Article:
Washington (CNN) -- The U.S. government announced Friday that it has imposed new sanctions against top members and elements of the Syrian regime of Bashar al-Assad responsible for overseeing the recent violent crackdown against protesters.
The sanctions -- imposed on Assad's brother, among others -- involve an asset freeze and a prohibition on doing business in the United States.
Mahir al-Assad, a brigade commander in the Syrian Army, has played a key role in the regime's actions in the southern city of Daraa, a flashpoint for the protests.
Syria's intelligence director and a cousin of Assad responsible for security around Daraa were also hit with the sanctions.
"I have determined that the Government of Syria's human rights abuses, including those related to the repression of the people in Syria ... constitute an unusual and extraordinary threat to the national security, foreign policy, and economy of the United States," President Barack Obama said in a letter to House Speaker John Boehner, R-Ohio.
The increasingly bloody crackdown orchestrated by Damascus resulted in at least another 22 deaths Friday, witnesses said.
Jacob Sullivan, the State Department's director of policy planning, told reporters that the individuals targeted by the sanctions are "key decision-makers" and "key perpetrators" in the crackdown. It "does sharpen the choice for the Syrian leadership," he said.
President Assad himself was not targeted by the sanctions, but "don't think (he's) not on our radar," an administration official told CNN. Don't think "that if these abuses continue we won't act against him."
"We have (the) flexibility to add additional designations," Sullivan stressed.
Last week, the White House released a statement by Obama condemning "in the strongest possible terms the use of force by the Syrian government against demonstrators."
"This outrageous use of violence to quell protests must come to an end now," Obama said.
Until Friday, the administration had taken a more muted response to the crackdown in Syria out of fear of destabilizing the Assad regime. Officials have voiced concern about possible sectarian tensions if Assad's Alawite minority government is overthrown, and have expressed little confidence in Syria's fragmented opposition.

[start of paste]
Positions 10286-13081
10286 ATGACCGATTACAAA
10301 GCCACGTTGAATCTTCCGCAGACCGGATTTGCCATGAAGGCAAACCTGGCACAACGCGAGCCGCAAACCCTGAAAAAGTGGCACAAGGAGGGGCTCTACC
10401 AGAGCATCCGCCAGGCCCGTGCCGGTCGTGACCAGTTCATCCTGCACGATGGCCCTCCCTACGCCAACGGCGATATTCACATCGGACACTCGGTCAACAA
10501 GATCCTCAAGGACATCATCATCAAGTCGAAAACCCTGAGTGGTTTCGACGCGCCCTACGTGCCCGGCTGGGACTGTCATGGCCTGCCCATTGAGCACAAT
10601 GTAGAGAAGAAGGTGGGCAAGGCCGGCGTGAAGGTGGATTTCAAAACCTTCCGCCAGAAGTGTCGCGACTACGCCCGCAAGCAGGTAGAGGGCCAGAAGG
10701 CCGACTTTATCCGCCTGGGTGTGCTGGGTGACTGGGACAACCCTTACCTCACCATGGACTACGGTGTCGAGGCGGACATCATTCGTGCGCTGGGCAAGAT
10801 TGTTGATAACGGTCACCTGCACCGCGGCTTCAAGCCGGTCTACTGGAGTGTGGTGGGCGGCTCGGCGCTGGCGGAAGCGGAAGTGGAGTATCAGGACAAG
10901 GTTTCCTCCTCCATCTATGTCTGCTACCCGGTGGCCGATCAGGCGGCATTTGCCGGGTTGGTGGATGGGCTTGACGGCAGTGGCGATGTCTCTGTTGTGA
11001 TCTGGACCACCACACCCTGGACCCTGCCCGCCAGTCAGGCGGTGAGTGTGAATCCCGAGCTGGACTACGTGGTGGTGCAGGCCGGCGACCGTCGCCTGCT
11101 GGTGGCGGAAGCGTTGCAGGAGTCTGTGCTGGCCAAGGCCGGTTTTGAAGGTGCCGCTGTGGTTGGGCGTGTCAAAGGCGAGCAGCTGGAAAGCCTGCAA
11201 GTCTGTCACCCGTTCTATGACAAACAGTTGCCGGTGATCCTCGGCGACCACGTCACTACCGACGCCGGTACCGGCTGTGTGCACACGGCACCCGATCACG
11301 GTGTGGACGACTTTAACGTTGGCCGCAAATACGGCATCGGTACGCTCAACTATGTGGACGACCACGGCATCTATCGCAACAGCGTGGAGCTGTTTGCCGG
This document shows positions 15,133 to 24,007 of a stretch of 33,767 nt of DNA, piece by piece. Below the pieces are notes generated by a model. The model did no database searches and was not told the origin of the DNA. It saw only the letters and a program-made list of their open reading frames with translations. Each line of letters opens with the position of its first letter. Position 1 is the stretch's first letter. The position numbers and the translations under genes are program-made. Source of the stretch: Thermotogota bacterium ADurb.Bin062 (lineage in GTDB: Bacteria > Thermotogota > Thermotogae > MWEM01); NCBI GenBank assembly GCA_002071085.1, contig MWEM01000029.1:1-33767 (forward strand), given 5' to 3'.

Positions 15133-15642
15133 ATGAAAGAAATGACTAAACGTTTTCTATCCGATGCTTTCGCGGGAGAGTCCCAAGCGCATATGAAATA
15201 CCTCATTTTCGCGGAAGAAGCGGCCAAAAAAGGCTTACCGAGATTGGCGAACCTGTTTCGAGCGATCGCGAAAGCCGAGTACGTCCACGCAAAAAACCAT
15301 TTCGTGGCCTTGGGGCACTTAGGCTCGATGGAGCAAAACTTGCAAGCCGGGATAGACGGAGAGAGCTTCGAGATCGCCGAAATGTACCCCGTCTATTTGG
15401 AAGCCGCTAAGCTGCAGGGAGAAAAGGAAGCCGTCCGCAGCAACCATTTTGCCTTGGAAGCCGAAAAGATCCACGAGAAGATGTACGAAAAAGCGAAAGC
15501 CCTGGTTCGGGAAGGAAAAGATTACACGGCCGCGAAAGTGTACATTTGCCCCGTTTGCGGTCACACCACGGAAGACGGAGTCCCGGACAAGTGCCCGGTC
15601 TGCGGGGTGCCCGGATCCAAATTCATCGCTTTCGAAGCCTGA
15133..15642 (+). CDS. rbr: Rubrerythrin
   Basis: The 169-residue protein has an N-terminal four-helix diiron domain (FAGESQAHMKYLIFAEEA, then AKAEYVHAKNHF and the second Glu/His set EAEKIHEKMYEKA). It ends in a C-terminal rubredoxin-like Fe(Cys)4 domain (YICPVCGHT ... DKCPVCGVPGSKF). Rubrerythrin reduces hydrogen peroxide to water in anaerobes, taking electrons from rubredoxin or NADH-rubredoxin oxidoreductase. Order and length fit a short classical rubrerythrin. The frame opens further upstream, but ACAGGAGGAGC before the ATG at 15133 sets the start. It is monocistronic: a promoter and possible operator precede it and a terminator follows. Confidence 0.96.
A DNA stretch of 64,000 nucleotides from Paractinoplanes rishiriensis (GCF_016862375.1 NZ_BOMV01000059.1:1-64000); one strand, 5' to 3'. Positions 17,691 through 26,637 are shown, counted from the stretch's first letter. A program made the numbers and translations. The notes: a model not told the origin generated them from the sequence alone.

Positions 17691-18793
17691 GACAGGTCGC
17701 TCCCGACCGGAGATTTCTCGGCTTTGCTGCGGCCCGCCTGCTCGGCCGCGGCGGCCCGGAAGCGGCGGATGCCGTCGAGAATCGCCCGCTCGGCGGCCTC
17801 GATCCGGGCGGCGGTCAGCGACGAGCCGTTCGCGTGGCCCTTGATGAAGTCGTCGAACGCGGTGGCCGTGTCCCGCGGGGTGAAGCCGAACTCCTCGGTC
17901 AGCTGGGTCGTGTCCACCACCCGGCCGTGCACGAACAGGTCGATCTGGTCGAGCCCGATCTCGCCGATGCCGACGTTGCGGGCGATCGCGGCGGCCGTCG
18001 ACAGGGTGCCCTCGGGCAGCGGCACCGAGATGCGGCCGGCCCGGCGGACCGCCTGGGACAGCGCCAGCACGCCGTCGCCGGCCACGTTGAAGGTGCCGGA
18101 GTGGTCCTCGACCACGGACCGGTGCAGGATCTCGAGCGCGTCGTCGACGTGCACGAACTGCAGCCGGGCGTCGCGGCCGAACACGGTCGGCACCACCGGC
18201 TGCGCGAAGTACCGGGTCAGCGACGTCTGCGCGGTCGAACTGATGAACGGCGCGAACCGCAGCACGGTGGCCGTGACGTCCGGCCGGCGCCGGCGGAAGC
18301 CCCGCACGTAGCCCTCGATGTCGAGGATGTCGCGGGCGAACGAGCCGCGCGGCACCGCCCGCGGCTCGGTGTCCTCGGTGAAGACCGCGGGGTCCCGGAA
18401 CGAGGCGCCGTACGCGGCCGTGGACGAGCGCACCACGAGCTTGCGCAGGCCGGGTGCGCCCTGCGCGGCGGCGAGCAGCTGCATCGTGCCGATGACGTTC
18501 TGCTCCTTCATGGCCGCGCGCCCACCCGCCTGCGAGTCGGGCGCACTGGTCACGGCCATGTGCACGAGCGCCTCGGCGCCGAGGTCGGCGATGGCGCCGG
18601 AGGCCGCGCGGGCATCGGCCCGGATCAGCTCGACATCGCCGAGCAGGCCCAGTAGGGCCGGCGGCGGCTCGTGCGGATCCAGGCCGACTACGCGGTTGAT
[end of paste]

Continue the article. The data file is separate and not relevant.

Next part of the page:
Washington has also been under pressure from Israel and allies in the Persian Gulf such as Saudi Arabia and the United Arab Emirates, who fear Assad's departure could produce a more radical Syria and encourage further revolutions, officials said.
At the same time, however, a number of U.S. officials and Western diplomats have described Assad's regime as increasingly brittle, and are predicting it may be hard for Assad to survive.
The United States has less leverage in Syria than it does in other countries. The Bush administration already imposed strict sanctions against Damascus in 2004, including a ban on almost all trade between the two countries. It is unclear how effective the new round of sanctions will be.
The administration appears to have ruled out the use of any military force -- a stark contrast to the recent course of action in Libya.
"Syria is a different country (than Libya). It's in a different place," Joint Chiefs of Staff Chairman Adm. Mike Mullen said Thursday. "While we certainly abhor the violence and abhor the killing, I think we have to be very mindful of the uniqueness of Syria in both its history, its location, and what the potential is."
Obama administration officials had hoped Assad, unlike his father, would prove to be a reformer. Those hopes now appear to be waning.
"We are worried he is dropping all pretenses of reform and carrots and sticks, and is going to go out hard with all sticks," one official said recently. "We are expecting him to increase the crackdown."
CNN's Jill Dougherty, Elise Labott, Adam Levine and Alan Silverleib contributed to this report.